ISP troopers using CrossFit to become stronger, healthier

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INDIANAPOLIS, Ind. (March 10, 2015)-- Every day, 150 to 200 Indiana State Police troopers participate in the fitness regimen called CrossFit. The Health Management Specialist for ISP couldn’t be happier, because he’s getting results.

“The first four years of the academy, we did the traditional pushups, sit ups, running and we created injuries, shin splints and things like that,”  says Troy Torrence. “We didn’t get the officers as strong as we needed. By slowly increasing the protocol of CrossFit, we noticed their strength go up, endurance, power output and injury rate decrease a bit.”

CrossFit is promoted as a physical exercise philosophy and a competitive fitness sport. Created by Greg Glassman in 2000,  it uses high intensity interval training, weight lifting, gymnastics and calisthenics.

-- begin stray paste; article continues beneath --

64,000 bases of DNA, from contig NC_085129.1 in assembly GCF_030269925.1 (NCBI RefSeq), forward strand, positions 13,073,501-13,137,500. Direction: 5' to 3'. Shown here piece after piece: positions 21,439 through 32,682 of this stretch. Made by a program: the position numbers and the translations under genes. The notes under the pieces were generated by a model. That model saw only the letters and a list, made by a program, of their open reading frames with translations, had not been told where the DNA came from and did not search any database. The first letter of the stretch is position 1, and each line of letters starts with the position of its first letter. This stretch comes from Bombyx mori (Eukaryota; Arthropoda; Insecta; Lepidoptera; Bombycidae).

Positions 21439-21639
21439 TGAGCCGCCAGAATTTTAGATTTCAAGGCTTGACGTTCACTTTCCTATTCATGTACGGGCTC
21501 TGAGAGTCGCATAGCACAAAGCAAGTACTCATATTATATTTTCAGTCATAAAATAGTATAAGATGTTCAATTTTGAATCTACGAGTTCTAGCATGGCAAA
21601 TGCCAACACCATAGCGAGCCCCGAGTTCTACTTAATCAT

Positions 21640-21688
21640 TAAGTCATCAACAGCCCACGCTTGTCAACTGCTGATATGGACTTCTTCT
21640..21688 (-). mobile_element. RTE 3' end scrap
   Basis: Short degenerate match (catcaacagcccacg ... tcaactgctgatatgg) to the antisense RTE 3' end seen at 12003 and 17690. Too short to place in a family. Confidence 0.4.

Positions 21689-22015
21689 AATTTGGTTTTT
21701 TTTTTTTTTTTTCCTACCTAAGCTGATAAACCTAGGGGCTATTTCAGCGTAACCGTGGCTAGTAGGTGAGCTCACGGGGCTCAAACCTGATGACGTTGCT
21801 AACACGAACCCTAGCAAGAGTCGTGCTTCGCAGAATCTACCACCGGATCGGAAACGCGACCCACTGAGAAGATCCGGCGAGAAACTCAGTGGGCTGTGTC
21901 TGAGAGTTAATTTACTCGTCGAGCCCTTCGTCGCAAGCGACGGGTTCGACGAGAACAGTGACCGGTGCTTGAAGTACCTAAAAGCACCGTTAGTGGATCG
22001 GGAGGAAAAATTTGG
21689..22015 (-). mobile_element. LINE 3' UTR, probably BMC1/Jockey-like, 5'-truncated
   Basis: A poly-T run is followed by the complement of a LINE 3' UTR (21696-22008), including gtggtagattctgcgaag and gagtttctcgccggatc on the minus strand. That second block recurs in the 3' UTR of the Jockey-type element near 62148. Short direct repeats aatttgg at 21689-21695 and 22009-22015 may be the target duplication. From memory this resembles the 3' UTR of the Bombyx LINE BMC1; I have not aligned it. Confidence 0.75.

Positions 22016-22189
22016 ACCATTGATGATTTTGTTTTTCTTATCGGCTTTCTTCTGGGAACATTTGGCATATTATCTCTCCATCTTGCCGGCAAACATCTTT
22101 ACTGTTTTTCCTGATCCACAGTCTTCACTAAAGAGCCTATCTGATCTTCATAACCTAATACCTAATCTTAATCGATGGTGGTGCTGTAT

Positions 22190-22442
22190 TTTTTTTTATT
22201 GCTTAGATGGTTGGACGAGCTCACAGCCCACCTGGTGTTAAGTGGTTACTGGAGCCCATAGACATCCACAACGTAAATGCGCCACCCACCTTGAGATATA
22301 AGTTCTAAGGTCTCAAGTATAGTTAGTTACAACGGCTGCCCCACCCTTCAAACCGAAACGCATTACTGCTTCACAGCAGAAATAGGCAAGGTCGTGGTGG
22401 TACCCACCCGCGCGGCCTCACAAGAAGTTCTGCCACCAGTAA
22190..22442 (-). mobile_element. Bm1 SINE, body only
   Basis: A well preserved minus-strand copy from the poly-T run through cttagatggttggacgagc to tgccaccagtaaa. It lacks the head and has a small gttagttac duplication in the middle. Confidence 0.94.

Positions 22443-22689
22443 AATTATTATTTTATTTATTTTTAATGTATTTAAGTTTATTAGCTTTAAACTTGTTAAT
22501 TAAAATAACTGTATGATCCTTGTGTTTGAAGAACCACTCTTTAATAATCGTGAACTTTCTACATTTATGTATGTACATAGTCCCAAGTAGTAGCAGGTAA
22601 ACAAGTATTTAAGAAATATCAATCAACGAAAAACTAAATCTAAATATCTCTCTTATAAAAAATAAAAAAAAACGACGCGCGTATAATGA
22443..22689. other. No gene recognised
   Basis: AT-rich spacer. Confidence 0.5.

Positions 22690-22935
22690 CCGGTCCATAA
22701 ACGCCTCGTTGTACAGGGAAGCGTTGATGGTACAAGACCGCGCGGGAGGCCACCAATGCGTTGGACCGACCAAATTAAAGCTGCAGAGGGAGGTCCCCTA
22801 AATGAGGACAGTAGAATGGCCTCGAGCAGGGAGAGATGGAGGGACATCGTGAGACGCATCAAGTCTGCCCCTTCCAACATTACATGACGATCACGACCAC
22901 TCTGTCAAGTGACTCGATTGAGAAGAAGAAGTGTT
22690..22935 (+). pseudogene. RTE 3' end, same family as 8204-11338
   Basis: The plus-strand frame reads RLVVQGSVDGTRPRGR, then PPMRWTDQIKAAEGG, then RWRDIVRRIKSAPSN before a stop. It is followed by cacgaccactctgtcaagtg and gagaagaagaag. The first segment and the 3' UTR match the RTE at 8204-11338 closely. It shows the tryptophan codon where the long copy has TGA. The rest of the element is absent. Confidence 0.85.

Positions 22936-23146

Chris Barr, 47, is a sergeant with ISP.  He started doing CrossFit four years ago and he says he’s increased his strength and overall fitness level by doing the timed, high intensity, varied workouts, called WODs or workout of the day.

“You are constantly challenging yourself to do better, than what you did yesterday, to be stronger, fitter, faster than you were yesterday, last week, last month,” said Barr.

Barr works out in a box, otherwise known as a CrossFit gym called JoCo in Johnson County.  There are close to 5,000  CrossFit facilities around the country.

Critics of CrossFit say the rigorous nature of the exercise isn’t for everybody.

There's a condition associated with CrossFit where tissues break down, it's called Rhabdomyolysis. Doctors consider it rare.

State Police officers get three hours a week to work on their fitness.  Many run, bike, swim and do the more traditional regimens.

But CrossFitters, like Sgt. Barr, swear by the rigorous, self competitive nature of the program. Barr’s doctor has encouraged him and has seen his cholesterol and blood pressure numbers decrease.

“Whatever it is you’re doing,  keep doing it,” Barr's doctor told him.  “So my numbers, my cholesterol, blood pressure, all of these things are right where he wants them to be."

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